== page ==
The Eagles, as we mentioned earlier, picked a wide receiver in the first round last year and it didn't really work out. That simple fact begs the obvious question — which Jeff McLane asks over at the Inquirer — as to whether this pick happens if not for Roseman's misfire a year ago. Is he trying to make up for his mistake last year? Was receiver really as big a need as other positions on the weak roster, like cornerback or edge rusher?
Reagor may still develop into a quality starter. But there was little evidence of it during his rookie season. And beyond him, the cupboard is bare. And an argument could be made that Reagor was, like Smith, the result of a previous receiver failure: picking JJ Arcega-Whiteside in the second round of the 2019 draft.
The Eagles are a rebuilding team. They have a new coach in Nick Sirianni. And while Smith could be seen as satisfying Sirianni’s appreciation for the position, would the Eagles have been better off addressing one of the positions they’ve long considered premium?
Smith, Roseman appeared to be saying, was worth the do-over. And that could very well end up being the case. The reigning Heisman Trophy winner checks off a lot of boxes, even if there are valid concerns about his slight frame and low weight. [Inquirer.com]
Not feeling good yet? How about some New York Giants misery? The Giants were sitting pretty at 11 before the Eagles swooped in and took their intended target in Smith with the 10th pick, after trading with the Cowboys. And just like how they were feeling after the Eagles "cost them" a playoff berth in Week 17 of the 2020 season, the fanbase in North Jersey and New York seem pretty upset about missing out on The Slim Reaper.
That it was the Eagles who forced the trade and cost the Giants the Heisman Trophy winner, though, was distasteful.
“It’s a business deal, that’s what it is,’’ Gettleman said. “One hand washes the other. Obviously, Dallas was happy with their return. So, they made the trade with Philly and we traded down. Not a big deal.’’
If you believe that then you believe LT’s making a comeback in 2021.
“Look, trades happen a lot,’’ Judge reasoned. “Normally, it doesn’t happen within the division, but my enemy is my friend. They made a move that worked for them and it was a good business move. We’re pleased the way it turned out. We added a good player and some assets for the future.’’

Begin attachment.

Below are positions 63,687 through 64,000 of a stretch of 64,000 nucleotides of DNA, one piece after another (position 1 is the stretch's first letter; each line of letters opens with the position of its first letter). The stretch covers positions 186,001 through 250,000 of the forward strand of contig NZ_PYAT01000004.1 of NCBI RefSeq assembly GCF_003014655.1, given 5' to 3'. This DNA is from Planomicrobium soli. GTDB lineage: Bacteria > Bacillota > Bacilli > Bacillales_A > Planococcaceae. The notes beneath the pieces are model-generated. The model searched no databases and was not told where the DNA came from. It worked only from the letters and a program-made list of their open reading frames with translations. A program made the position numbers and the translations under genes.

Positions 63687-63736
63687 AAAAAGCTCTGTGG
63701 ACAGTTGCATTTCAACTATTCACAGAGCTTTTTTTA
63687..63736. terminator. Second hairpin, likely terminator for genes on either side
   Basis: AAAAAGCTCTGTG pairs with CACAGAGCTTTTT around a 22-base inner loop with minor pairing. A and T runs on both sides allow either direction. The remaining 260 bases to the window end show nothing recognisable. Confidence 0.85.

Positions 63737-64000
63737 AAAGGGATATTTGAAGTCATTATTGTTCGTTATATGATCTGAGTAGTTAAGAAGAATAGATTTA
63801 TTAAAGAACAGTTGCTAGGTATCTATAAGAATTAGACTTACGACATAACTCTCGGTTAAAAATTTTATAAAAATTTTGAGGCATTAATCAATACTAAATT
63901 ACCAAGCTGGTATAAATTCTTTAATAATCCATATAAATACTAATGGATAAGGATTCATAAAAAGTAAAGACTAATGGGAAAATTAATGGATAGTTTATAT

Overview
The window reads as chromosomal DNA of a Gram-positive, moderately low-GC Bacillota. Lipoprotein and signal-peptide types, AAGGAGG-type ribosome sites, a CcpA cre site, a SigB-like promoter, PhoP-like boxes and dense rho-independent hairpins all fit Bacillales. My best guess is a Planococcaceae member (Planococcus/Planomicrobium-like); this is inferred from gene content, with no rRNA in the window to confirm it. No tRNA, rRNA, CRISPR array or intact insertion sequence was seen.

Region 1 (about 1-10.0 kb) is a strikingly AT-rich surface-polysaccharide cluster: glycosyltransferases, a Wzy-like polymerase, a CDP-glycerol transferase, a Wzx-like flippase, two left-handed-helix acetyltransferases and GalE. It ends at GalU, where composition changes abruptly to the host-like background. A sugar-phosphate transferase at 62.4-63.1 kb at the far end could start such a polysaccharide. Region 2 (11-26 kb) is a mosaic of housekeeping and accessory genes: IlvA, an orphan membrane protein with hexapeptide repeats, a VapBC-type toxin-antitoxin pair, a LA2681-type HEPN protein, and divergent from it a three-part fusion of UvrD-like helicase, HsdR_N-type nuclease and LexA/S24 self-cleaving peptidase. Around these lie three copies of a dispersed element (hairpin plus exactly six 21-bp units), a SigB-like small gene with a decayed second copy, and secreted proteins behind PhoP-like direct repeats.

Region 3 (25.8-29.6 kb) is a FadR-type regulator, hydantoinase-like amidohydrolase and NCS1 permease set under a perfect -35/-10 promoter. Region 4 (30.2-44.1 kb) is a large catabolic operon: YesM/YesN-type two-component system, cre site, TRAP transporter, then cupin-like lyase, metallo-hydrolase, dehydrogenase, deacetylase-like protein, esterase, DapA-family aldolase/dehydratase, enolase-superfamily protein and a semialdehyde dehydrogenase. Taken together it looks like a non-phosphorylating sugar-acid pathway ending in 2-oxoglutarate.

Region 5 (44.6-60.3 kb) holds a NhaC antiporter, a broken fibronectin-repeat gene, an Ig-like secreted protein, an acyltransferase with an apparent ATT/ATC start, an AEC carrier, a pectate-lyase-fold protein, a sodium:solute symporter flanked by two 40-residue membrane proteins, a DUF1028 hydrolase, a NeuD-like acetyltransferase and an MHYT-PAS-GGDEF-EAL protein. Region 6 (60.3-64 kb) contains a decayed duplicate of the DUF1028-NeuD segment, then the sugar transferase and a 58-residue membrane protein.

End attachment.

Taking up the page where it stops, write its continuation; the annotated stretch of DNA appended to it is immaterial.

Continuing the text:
Sure they did, but … those fr&%*!ing hated Eagles, whose tank cost the Giants a playoff berth in January. [NY Post]
Speaking of those Giants, the folks at CBS Sports picked them as losers — mostly because of what the Eagles did.
Loser: The Giants
First New York watched as the Eagles and Cowboys teamed up to allow Philly to jump ahead of the G-Men in the draft order. Then the Eagles took Smith, the presumptive Giants target at No. 11. Then Dave Gettleman added a slew of picks to move all the way down to No. 20. Getting a future first -- and other picks -- was great, but using the 20th pick on Florida wideout Kadarius Toney? Meh. He's another big-play piece for Daniel Jones, which is a plus, but they could've easily waited to capitalize on Day Two WR depth. [CBS Sports]Benjamin also singles out Smith's former teammate Hurts, who was his quarterback for one season at Alabama, as a winner after the first round:
Winner: Jalen Hurts
Should Justin Fields have been in play at No. 10 for the Eagles, who moved up two spots with Dallas? Probably. But make no mistake about it: Philly adding Hurts' former Alabama teammate, DeVonta Smith, is big news for the second-year QB. Not only because it signaled yet another fork in the road where the Eagles opted not to add another post-Carson Wentz QB, but primarily because Smith instantly becomes the club's best receiver -- a ferociously competitive new No. 1 that should accelerate Hurts' improvement. [CBS Sports]